In recent years, business and lifestyles have been undergoing significant changes with the progress of networks and ICT. Fundraising and information provision, conventionally difficult for individuals, have become easier with the use of affiliate marketing, crowdfunding, websites, social media, and so on. In addition, the emergence of the sharing economy has made various services available at low cost. As this trend becomes more widespread, however, problems between the people involved in transactions and communication on the Internet are emerging. In response to this issue, Fujitsu Laboratories has developed an ICT risk assessment technology for quantifying users' ICT risks based on the psychological and behavioral characteristics observed in people who have experienced harm from cyber attacks, as well as a reliability scoring technology for expanding the scope of application of this assessment technology to various other risks besides ICT risks. These technologies allow for the scoring of a variety of risks, including delays and inadequate service provision even for people with whom transactions are conducted for the first time. The scores obtained in this way can be utilized to develop and implement measures aimed at preventing problems. This paper describes these ICT risk assessment and reliability scoring technologies as well as examples of their application.
While AI performance continues to improve, when experts use it in practical applications, its presented inferences may not provide sufficient information for decision-making. This failure to ensure sufficient reliability has encouraged R&D on explainable AI to be conducted on a global scale in recent years. In response to this problem, Fujitsu has achieved the world's first "trustworthy and explainable AI" that makes use of knowledge graphs capable of representing expertise in a systematic manner to explain the reason and basis. This provides users with sufficient information to make decisions and improves AI reliability. This paper outlines knowledge graphs as a basis for Fujitsu's trustworthy and explainable AI. It also introduces application examples in the fields of finance and chemistry.
With the recent emergence of the AI black box problem, the fairness, accountability, and transparency (FAT) of AI have been vigorously debated. Companies and academic institutions have developed various types of explainable AI. Fujitsu Laboratories has developed a new technology, Wide Learning, which is not only capable of dealing with the black box problem but also includes explainability that achieves knowledge discovery. Wide Learning uses "enumeration," which is a major technology of discovery science, to exhaustively enumerate pieces of knowledge called knowledge chunks described in a human-understandable format. By using this knowledge for judgment, the overlooking of potential candidates is significantly reduced and high-accuracy prediction and classification are achieved. If knowledge without omission can be discovered continuously, the trust of service systems can be strengthened and knowledge diversion in turn should provide trust between service systems. This paper first outlines the history of how Wide Learning came into being and introduces its technical characteristics. It then reports on a demonstration of knowledge discovery using Wide Learning in Fujitsu and presents future prospects.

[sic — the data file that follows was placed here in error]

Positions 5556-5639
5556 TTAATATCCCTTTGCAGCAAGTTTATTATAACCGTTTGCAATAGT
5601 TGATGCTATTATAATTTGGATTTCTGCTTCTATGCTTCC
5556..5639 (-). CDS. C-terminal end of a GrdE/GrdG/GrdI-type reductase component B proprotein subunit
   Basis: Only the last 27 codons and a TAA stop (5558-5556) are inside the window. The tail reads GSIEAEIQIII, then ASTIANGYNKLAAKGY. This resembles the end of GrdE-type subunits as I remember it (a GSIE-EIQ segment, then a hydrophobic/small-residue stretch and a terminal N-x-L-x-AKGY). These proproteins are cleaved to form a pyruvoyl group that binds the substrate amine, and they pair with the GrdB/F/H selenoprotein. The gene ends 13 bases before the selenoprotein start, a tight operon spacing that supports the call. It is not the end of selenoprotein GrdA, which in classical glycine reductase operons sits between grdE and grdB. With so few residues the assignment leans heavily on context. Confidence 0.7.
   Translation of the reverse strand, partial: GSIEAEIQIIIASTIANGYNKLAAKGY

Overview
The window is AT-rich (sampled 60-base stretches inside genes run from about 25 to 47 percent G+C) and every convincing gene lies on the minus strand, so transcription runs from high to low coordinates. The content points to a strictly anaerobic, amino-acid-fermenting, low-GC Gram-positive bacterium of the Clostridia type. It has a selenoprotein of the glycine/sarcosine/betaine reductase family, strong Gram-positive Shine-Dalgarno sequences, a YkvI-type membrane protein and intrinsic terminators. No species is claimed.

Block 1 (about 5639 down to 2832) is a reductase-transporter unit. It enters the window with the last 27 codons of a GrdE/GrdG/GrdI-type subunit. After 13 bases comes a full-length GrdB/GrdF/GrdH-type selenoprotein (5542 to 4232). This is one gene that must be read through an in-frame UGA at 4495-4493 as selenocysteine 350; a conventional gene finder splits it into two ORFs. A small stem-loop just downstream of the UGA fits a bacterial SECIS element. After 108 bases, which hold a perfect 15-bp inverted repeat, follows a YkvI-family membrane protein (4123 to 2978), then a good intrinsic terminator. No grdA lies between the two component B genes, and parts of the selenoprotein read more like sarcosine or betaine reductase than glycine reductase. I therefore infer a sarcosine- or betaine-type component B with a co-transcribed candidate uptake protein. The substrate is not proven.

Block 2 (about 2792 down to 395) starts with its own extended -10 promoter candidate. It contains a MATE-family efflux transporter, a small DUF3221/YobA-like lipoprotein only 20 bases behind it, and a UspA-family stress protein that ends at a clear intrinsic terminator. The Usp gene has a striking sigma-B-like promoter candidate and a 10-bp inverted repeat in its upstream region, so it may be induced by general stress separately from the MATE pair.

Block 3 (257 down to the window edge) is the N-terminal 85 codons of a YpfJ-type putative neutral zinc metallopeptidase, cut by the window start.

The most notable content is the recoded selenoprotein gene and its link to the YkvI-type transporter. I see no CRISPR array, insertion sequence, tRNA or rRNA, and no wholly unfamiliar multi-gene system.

Today, companies are overflowing with a variety of data, inside and out. Recently, there is a growing movement to push the co-creation of innovative digital businesses by distributing and utilizing valuable data that cannot be obtained independently between different companies. The realization of a world like this, however, requires the data shared between companies to be reliable. Specifically, it must be possible to verify where the data have come from and how they have been processed and, when personal data are included, whether or not individuals have given consent for the data to be provided. Fujitsu Laboratories is moving ahead with research and development relating to data distribution and utilization technology that resolves these issues and enables the safe use of data. This paper first presents the issues relating to data reliability in data distribution. Then, it describes the Fujitsu-developed Chain Data Lineage technology, which improves the reliability of data exchanged across different categories of business and industries, together with examples of its application.
In order to realize and promote a cashless society, payment using only the biometric information of an individual without the need for identification by ID card or smartphone is attracting attention. In cases where authentication on a scale of one million users is assumed, such as payments at brick-and-mortar stores and admission to event venues, it is necessary to search for and authenticate a single individual from a huge volume of personal data. However, high-speed searches of large volumes of data were difficult with one biometric modality alone. For that reason, inputting additional information such as IDs and personal identification numbers (PINs) was necessary, which compromised user convenience. Accordingly, Fujitsu Laboratories has developed an integrated biometric authentication technology that combines palm vein and face recognition. This technology uses facial images effortlessly captured during payment terminal use to narrow down the possible matches, thereby allowing the number of system users to be increased without the need for the input of information other than biometric data. This paper describes the present state and issues of payments using biometric authentication, and the integrated biometric authentication technology developed.